Construction unions, traditionally male-dominated, are leveraging the growing presence of women in their ranks to apply pressure on owners and contractors to obtain work. This new tactic is another method in unions’ “corporate campaigns” where construction unions create adverse publicity and apply political pressure on owners to hire union labor.
Recently, a local of the International Brotherhood of Electrical Works (IBEW) placed a full-page ad criticizing Wellesley College, a prestigious all-women’s college, for its purported failure to support female construction workers. The IBEW criticized the college’s selection of non-union contractors to perform work on a large construction project at the college. The union claimed that by hiring non-union labor, the women’s college was undermining female construction workers who work for union subcontractors. It claimed that union contractors employ more female workers and apprentices than non-union contractors. The electricians’ union, however, only raised this issue after losing a bid for some of the work on the project.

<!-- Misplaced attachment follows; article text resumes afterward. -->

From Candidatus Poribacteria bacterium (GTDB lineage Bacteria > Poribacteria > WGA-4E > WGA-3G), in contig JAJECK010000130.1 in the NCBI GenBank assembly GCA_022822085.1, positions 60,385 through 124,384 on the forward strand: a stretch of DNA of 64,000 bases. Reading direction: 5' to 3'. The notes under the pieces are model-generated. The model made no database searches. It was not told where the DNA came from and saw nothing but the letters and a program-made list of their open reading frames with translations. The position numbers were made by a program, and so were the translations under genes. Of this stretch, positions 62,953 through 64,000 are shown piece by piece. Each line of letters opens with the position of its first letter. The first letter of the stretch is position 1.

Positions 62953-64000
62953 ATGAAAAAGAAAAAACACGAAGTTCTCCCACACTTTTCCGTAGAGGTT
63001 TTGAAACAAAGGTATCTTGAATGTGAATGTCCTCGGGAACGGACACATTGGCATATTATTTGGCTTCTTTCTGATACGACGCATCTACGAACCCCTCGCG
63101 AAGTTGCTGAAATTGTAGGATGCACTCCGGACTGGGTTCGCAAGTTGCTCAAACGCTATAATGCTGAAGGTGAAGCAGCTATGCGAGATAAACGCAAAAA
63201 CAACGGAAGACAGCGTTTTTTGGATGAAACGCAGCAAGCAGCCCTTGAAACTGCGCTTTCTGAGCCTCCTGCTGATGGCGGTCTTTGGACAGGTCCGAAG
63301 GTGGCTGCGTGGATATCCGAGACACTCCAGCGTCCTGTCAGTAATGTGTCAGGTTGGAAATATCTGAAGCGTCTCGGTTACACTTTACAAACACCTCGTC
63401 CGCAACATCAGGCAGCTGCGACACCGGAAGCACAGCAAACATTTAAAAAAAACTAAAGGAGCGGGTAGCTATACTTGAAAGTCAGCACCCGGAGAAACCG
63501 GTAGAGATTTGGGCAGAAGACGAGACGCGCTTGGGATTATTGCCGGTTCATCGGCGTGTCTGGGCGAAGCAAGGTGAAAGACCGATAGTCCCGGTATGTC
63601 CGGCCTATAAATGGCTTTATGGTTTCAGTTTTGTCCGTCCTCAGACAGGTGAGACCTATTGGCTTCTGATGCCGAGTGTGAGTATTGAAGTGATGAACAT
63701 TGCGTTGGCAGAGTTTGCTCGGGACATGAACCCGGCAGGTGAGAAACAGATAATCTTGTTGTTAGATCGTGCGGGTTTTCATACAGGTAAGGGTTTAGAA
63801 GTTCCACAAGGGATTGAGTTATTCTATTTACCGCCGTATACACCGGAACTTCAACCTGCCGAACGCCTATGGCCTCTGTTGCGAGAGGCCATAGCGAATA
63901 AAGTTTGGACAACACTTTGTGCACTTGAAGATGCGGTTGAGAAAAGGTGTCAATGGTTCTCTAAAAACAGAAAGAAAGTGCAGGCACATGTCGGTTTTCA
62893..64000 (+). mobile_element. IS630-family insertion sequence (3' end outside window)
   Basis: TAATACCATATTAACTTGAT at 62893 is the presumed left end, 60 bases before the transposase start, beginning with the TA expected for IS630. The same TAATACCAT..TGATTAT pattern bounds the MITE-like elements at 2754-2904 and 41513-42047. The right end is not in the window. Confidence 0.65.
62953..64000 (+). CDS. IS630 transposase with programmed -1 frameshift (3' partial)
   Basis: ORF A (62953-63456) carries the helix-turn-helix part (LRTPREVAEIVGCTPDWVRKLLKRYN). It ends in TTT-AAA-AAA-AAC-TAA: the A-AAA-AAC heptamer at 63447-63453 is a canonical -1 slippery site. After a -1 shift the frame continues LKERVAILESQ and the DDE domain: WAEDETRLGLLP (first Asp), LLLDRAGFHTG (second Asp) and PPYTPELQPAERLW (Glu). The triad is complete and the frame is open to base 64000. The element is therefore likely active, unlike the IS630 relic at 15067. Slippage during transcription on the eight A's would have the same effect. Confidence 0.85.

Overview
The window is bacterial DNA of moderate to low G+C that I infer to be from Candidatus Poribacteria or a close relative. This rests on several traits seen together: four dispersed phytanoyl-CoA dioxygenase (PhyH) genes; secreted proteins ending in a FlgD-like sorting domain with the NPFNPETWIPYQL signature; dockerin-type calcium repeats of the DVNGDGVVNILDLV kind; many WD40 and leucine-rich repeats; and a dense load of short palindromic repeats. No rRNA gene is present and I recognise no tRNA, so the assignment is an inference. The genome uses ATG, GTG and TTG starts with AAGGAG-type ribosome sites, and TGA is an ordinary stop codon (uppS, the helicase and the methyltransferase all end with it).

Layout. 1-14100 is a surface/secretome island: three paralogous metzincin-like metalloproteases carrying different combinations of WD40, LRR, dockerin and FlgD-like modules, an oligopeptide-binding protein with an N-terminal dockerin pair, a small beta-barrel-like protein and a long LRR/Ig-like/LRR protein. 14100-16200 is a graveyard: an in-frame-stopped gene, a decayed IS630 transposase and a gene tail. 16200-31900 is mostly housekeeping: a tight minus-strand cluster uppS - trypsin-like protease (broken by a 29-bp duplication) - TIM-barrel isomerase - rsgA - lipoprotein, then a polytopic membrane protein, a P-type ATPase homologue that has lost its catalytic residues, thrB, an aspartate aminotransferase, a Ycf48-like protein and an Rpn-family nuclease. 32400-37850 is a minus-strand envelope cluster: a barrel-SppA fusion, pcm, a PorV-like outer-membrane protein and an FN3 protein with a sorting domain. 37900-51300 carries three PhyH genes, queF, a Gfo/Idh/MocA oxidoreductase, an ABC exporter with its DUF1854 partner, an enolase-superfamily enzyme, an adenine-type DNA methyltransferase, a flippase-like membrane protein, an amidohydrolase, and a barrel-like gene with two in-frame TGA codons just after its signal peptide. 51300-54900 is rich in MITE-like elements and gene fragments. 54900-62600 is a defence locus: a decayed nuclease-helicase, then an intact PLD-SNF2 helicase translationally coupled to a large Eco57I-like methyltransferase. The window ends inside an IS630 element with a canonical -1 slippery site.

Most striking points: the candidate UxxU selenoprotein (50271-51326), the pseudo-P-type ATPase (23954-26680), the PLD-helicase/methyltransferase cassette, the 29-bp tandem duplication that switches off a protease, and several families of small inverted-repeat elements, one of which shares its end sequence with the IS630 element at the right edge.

More and more women are joining the construction industry. One survey shows that female workers in the construction industry increased by 13 percent in two years. As a result of this increase, employers can expect more of this new “corporate campaign” tactic. Construction trade unions are being creative and tapping into prevalent social issues when applying pressure to owners of construction projects.